• Hiring and investment show companies plan to grow (National story). [boxed quote accompanying that story: “With big ticket spending rising and the labor market firming,  the economy is a lot better than some central bankers think.”]
  • Delayed a year, recovery is inevitable says Florida economist (Local story)
  • Lakewood Ranch makes sales list: ranked number 9 on national list with 301 new home sales in 2011 (Local story)
  • Survey of architects shows growth likely (Local story)
  • Another call center is moving to Bay area (Local story)
  • Caterpillar profit climbs 60 percent (National story)

Aren’t the candidates here in Florida? Maybe they should read the papers.

If you can win Jeopardy, I’m aboard with ya’

Elizabeth Warren and Richard Cordray

Wow. Here‘s a story from Business Insider, via Raw Story about that devil Obama appointed to head the new Consumer Financial Protection Agency. Until I read this, about the only thing I knew about Richard Cordray was that he was not Elizabeth Warren.

So who is he?

We’ve written a lot about him at Business Insider. Partly because, no matter what side of the aisle you’re on, there’s no denying he’s incredibly impressive. Cordray is an undefeated, five-time Jeopardy! champion (he won $45,303), has a masters in economics from Oxford University, and was also editor-in-chief of the University of Chicago Law Review.

After law school he clerked for Supreme Court for a Reagan appointee, and represented the U.S. government before the Supreme Court there three times — once for George H.W. Bush and twice for Bill Clinton. That was all before running for AG of Ohio (a swing state) as a Democrat.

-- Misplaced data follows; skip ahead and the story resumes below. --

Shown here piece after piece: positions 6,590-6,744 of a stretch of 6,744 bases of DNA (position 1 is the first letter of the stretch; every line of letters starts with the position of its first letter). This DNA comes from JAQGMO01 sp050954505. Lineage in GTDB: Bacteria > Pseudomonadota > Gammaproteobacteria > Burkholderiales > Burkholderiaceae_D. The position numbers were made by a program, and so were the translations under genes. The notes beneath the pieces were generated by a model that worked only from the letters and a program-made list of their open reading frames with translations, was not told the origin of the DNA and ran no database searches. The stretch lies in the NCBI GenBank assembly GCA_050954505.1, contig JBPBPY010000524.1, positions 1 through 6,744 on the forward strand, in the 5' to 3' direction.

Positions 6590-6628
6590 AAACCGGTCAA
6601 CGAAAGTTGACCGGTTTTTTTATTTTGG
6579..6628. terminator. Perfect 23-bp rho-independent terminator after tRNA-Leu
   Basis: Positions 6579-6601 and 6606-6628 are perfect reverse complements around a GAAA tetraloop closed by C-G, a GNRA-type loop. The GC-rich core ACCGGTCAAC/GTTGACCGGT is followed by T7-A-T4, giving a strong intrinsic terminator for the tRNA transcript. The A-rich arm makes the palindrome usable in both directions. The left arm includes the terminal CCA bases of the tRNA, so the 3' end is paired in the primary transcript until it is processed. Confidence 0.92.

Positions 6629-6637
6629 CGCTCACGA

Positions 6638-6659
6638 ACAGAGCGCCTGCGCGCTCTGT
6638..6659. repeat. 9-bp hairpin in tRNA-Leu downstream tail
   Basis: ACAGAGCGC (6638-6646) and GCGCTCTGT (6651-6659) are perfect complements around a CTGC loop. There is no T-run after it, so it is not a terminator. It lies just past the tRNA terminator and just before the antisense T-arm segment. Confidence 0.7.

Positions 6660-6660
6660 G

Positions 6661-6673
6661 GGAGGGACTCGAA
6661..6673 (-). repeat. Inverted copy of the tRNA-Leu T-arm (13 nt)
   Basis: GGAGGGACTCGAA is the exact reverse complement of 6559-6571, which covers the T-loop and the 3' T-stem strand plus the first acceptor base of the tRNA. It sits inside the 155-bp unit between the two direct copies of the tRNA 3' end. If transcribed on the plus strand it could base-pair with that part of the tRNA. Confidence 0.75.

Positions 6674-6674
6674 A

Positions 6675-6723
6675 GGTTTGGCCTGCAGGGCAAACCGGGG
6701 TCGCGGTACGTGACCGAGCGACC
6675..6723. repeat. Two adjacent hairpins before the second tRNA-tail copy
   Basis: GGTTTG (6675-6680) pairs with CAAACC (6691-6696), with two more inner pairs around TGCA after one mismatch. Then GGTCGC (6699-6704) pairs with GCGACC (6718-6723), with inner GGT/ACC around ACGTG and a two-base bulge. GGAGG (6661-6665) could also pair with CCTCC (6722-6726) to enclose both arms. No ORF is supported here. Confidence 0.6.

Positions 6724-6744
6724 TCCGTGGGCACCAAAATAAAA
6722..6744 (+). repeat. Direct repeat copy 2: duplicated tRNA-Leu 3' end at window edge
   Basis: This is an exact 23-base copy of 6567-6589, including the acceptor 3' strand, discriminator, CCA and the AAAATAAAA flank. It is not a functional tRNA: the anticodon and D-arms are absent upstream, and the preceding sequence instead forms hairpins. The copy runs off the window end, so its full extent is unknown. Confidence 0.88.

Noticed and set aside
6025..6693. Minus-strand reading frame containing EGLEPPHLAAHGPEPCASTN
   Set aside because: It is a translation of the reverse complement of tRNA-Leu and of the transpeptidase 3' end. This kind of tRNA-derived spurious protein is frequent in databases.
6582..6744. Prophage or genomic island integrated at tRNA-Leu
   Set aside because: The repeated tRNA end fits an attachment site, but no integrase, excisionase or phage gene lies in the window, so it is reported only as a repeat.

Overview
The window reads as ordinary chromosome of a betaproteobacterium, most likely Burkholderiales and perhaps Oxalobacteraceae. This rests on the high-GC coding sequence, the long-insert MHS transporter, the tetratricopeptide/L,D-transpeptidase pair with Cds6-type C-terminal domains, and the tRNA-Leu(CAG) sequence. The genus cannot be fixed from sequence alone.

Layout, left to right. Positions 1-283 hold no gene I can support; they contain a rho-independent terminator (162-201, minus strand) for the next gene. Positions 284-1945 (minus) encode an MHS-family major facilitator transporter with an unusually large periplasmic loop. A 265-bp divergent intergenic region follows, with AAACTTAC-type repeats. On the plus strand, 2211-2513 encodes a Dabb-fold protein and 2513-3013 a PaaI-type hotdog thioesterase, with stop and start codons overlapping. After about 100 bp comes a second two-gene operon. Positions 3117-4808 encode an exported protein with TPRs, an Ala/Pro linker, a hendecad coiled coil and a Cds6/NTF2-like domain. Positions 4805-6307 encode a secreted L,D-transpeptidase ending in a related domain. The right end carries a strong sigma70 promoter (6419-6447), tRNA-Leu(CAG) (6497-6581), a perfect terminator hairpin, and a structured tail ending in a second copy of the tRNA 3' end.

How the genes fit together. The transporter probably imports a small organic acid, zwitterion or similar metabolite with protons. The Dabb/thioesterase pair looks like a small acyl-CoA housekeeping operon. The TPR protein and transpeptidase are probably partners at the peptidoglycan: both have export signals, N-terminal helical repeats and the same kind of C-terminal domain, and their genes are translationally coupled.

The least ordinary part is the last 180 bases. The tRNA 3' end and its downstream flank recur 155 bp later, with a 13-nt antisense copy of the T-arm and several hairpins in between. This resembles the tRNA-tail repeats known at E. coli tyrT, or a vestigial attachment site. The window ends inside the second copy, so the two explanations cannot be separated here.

So what’s the problem with Cordray? There are two, one is an old Washington problem, and the other is purely Wall Street’s:

  1. Republicans said they would never support anyone to head the CFPB — Period —that is, unless the White House made serious changes to the agency. (Politico)
  2. He doesn’t just go after Wall Street Institutions. He goes after individual executives as well.

So he makes it personal – something we’ve all been yearning for:

Knock ’em dead Richard. Go in there and stand up for us! And Godspeed.

Meet the USS New York

She’s constructed from materials taken from the rubble of  the Twin Towers. How ’bout that!   (h/t friend Jim)

 

Actual. Good. News.

One down – far too many to go. Story here.

 

7 billion of us now. Better than 9 billion

This month, the population of Planet Earth will reach seven billion. That’s a lot of people. Here’s a quick look at recent history.

  • 1800     900 million
  • 1900     1.6 billion (added 700 million in 100 years)
  • 1950     2.4 billion (added 2 billion in 50 years)
  • 1980     5.1 4.4 billion (added 2 billion in 30 years)
  • 2000     6 billion (added 1.3 1.6 billion in 20 years )
  • 2011      7 billion (added 1 billion  in 11 years)

Until very recently we were headed for population Armageddon; in the 1970’s demographers began sounding an alarm about what they saw in their projections. And we very likely would have gotten to that awful place, but for one thing. Contraception. In the last 20 years, access has spread worldwide in spite of the religious resistance (from Christians here in the US and from large segments of the  Muslim world). Women embraced birth control; lower birth rates led to better nutrition, more education and ultimately increased prosperity, which itself is a factor in containing population growth.

Science. Good.

Someday I want to walk there

As promised, the 9/11 Memorial on the site of the World Trade Center will open tomorrow, on the Tenth Anniversary. We did something right.